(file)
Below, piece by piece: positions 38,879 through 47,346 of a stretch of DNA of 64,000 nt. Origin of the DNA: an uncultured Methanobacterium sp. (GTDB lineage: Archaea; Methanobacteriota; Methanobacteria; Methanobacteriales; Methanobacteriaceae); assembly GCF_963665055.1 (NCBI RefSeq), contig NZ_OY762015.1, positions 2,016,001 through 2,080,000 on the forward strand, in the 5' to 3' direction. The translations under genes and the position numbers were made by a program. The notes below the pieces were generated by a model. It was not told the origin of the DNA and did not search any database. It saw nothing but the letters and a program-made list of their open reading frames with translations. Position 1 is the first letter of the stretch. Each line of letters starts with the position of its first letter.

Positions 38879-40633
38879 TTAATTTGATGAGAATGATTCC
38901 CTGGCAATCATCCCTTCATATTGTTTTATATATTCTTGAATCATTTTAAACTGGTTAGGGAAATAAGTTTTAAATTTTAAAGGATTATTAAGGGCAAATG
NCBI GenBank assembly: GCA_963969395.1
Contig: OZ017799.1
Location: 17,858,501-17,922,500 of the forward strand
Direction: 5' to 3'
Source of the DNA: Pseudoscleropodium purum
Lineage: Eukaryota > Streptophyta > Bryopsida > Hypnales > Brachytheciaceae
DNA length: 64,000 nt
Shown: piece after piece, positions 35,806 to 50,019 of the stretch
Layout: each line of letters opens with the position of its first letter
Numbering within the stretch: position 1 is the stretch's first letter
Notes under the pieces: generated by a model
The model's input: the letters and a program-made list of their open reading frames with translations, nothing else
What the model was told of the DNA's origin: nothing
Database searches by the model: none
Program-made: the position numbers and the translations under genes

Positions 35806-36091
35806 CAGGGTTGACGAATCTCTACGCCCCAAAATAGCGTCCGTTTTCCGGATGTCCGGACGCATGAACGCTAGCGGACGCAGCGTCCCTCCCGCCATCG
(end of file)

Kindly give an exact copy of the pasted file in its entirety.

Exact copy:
Below, piece by piece: positions 38,879 through 47,346 of a stretch of DNA of 64,000 nt. Origin of the DNA: an uncultured Methanobacterium sp. (GTDB lineage: Archaea; Methanobacteriota; Methanobacteria; Methanobacteriales; Methanobacteriaceae); assembly GCF_963665055.1 (NCBI RefSeq), contig NZ_OY762015.1, positions 2,016,001 through 2,080,000 on the forward strand, in the 5' to 3' direction. The translations under genes and the position numbers were made by a program. The notes below the pieces were generated by a model. It was not told the origin of the DNA and did not search any database. It saw nothing but the letters and a program-made list of their open reading frames with translations. Position 1 is the first letter of the stretch. Each line of letters starts with the position of its first letter.

Positions 38879-40633
38879 TTAATTTGATGAGAATGATTCC
38901 CTGGCAATCATCCCTTCATATTGTTTTATATATTCTTGAATCATTTTAAACTGGTTAGGGAAATAAGTTTTAAATTTTAAAGGATTATTAAGGGCAAATG
NCBI GenBank assembly: GCA_963969395.1
Contig: OZ017799.1
Location: 17,858,501-17,922,500 of the forward strand
Direction: 5' to 3'
Source of the DNA: Pseudoscleropodium purum
Lineage: Eukaryota > Streptophyta > Bryopsida > Hypnales > Brachytheciaceae
DNA length: 64,000 nt
Shown: piece after piece, positions 35,806 to 50,019 of the stretch
Layout: each line of letters opens with the position of its first letter
Numbering within the stretch: position 1 is the stretch's first letter
Notes under the pieces: generated by a model
The model's input: the letters and a program-made list of their open reading frames with translations, nothing else
What the model was told of the DNA's origin: nothing
Database searches by the model: none
Program-made: the position numbers and the translations under genes

Positions 35806-36091
35806 CAGGGTTGACGAATCTCTACGCCCCAAAATAGCGTCCGTTTTCCGGATGTCCGGACGCATGAACGCTAGCGGACGCAGCGTCCCTCCCGCCATCG